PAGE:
Low Pay is Not O.K.
Yesterday, fast-food workers in more than 150 cities went on strike to demand a living wage and the right to unionize. For the first time, home health workers also joined the protests to fight for higher pay. According to organizers, almost 500 people were arrested around the country for civil disobedience like blocking intersections.
The protests are being called the largest coordinated action by the low-wage workers movement so far, stemming from the original “Fight for 15” movement that started just two years ago. Protesters in cities from New York City to San Diego stood together chanting “Low Pay is Not O.K.,” and workers as far away as Denmark joined protests to show their solidarity.
In a relatively short time, a few hundred low-wage workers in New York City sparks an international movement, and it doesn't appear to be going away any time soon. Although some cities and towns throughout the United States have increased their minimum wage, millions of workers are still struggling to make ends meet on the federal minimum of $7.25. And, despite strong regulations and recent rulings against it, many employers are still blocking workers' attempts to form a union.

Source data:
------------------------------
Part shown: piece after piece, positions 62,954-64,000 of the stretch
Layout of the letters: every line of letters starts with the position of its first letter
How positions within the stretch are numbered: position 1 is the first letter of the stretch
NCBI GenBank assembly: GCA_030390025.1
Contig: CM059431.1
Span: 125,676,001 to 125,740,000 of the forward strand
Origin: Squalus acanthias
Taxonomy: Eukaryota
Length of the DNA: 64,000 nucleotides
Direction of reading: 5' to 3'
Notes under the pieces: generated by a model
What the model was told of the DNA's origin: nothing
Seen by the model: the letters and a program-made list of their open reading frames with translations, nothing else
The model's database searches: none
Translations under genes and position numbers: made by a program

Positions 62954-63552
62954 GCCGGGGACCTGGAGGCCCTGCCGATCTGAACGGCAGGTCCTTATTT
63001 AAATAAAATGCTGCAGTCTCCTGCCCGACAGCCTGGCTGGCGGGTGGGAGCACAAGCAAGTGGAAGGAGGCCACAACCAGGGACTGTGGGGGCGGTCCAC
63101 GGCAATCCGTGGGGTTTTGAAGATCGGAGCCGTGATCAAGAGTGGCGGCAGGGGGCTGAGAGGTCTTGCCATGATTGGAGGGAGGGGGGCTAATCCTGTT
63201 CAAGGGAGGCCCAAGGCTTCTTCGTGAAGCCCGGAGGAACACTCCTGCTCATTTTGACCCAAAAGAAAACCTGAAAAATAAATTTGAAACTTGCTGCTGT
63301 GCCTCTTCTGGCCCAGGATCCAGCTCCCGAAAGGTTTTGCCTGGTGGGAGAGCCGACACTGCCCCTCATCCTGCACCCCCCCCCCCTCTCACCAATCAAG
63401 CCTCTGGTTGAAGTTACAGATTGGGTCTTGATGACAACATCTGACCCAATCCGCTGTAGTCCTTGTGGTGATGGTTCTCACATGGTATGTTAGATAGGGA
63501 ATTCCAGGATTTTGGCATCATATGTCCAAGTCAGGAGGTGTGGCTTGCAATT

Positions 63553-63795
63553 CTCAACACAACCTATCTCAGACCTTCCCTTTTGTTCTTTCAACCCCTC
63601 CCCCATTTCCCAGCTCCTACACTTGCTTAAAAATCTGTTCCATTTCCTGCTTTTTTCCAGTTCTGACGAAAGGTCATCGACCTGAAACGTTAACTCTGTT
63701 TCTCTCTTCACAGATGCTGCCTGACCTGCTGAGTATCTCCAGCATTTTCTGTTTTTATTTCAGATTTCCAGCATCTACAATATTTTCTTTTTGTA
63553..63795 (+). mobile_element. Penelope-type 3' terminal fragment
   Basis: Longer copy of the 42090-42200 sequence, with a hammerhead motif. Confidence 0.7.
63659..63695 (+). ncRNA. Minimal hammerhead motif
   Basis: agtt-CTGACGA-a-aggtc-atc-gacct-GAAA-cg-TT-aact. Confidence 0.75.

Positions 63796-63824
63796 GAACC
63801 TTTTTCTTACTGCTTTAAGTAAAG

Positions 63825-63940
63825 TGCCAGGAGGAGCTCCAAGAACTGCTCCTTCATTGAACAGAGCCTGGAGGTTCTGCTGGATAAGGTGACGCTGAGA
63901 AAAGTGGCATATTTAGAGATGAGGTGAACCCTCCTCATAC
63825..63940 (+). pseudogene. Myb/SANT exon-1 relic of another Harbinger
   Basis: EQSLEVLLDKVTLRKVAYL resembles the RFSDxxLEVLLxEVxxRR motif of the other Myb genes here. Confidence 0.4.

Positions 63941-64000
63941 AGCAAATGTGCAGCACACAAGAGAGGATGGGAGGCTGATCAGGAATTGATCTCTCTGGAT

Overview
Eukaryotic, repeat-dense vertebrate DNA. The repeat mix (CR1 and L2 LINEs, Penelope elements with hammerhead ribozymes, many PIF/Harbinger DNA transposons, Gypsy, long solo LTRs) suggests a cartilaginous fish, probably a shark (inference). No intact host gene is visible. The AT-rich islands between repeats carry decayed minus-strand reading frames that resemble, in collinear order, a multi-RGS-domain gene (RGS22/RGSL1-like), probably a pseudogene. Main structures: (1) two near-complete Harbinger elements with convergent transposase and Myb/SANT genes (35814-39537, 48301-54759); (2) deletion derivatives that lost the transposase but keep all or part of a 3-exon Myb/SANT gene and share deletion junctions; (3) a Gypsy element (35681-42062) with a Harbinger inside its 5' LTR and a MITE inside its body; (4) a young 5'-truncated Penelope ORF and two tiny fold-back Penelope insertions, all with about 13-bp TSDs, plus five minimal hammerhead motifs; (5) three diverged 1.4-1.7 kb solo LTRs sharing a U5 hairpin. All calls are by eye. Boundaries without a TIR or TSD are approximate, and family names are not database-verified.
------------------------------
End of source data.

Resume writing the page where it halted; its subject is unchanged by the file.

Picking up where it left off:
Kaya Moody, a protester in Detroit, said, “We always get the 'Do you really think you deserve $15 an hour as a fast food worker?' We get that a lot, and I just feel like, who doesn't deserve $15 an hour, you know? It's a living wage.”
These low-wage workers have recognized that if they want the right to organize and a living wage, they're going to have to fight for it. However, yesterday's massive strike proves they're not backing down from the challenge.
Latoya Caldwell, a Wendy's worker in Kansas City, Missouri, said, “We're a movement now. We know this is going to be a long fight, but we're going to fight it [un]till we win.”
In the richest nation on earth, no one who works full time should be living in poverty, and every worker should have the power to bargain collectively. The best way to protect our right to unionize is to use it, and low-wage workers all around the world are showing us how it's done.